Open Access Research article

Sexual behaviour of men that consulted in medical outpatient clinics in Western Switzerland from 2005-2006: risk levels unknown to doctors?

Françoise Dubois-Arber1*, Giovanna Meystre-Agustoni1, André Jeannin, Kim De Heller3, Alain Pécoud and Patrick Bodenmann2

Author Affiliations

1 Institute of Social and Preventive Medicine (IUMSP), University Hospital Centre and University of Lausanne, Lausanne, Switzerland

2 Department of Ambulatory Care and Community Medicine, University Hospital of Lausanne, Lausanne, Switzerland

3 Vidy-Source Outpatient Clinic, Lausanne, Switzerland

For all author emails, please log on.

BMC Public Health 2010, 10:528  doi:10.1186/1471-2458-10-528

Published: 2 September 2010



To determine male outpatient attenders' sexual behaviours, expectations and experience of talking about their sexuality and sexual health needs with a doctor.


A survey was conducted among all male patients aged 18-70, recruited from the two main medical outpatient clinics in Lausanne, Switzerland, in 2005-2006. The anonymous self-administered questionnaire included questions on sexual behaviour, HIV/STI information needs, expectations and experiences regarding discussion of sexual matters with a doctor.


The response rate was 53.0% (N = 1452). The mean age was 37.7 years. Overall, 13.4% of patients were defined as at STI risk - i.e. having not consistently used condoms with casual partners in the last 6 months, or with a paid partner during the last intercourse - regarding their sexual behaviour in the last year. 90.9% would have liked their physician to ask them questions concerning their sexual life; only 61.4% had ever had such a discussion. The multivariate analysis showed that patients at risk tended to have the following characteristics: recruited from the HIV testing clinic, lived alone, declared no religion, had a low level of education, felt uninformed about HIV/AIDS, were younger, had had concurrent sexual partners in the last 12 months. However they were not more likely to have discussed sexual matters with their doctor than patients not at risk.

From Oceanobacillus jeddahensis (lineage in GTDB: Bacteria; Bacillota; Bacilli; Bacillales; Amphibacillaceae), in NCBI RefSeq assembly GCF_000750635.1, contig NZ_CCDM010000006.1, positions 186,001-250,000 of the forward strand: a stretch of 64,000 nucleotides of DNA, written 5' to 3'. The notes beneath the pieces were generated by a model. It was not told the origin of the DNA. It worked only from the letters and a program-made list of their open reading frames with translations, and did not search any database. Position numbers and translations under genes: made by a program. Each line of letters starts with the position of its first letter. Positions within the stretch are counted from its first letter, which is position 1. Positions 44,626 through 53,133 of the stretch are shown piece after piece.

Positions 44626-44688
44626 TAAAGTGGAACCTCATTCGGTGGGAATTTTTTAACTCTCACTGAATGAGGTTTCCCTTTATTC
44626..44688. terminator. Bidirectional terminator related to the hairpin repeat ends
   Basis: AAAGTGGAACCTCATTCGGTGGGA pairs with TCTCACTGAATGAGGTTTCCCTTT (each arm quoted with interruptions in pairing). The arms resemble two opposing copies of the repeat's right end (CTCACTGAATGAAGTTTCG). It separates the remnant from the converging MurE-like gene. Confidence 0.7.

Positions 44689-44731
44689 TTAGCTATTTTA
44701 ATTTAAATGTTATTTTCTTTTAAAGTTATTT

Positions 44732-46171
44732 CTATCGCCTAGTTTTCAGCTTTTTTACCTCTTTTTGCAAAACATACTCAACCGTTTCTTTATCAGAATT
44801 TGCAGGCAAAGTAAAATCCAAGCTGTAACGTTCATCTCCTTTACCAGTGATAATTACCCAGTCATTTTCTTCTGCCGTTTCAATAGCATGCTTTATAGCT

Recording the sexual history and advice on the prevention of the risks of STI should become routine practice for primary health care doctors.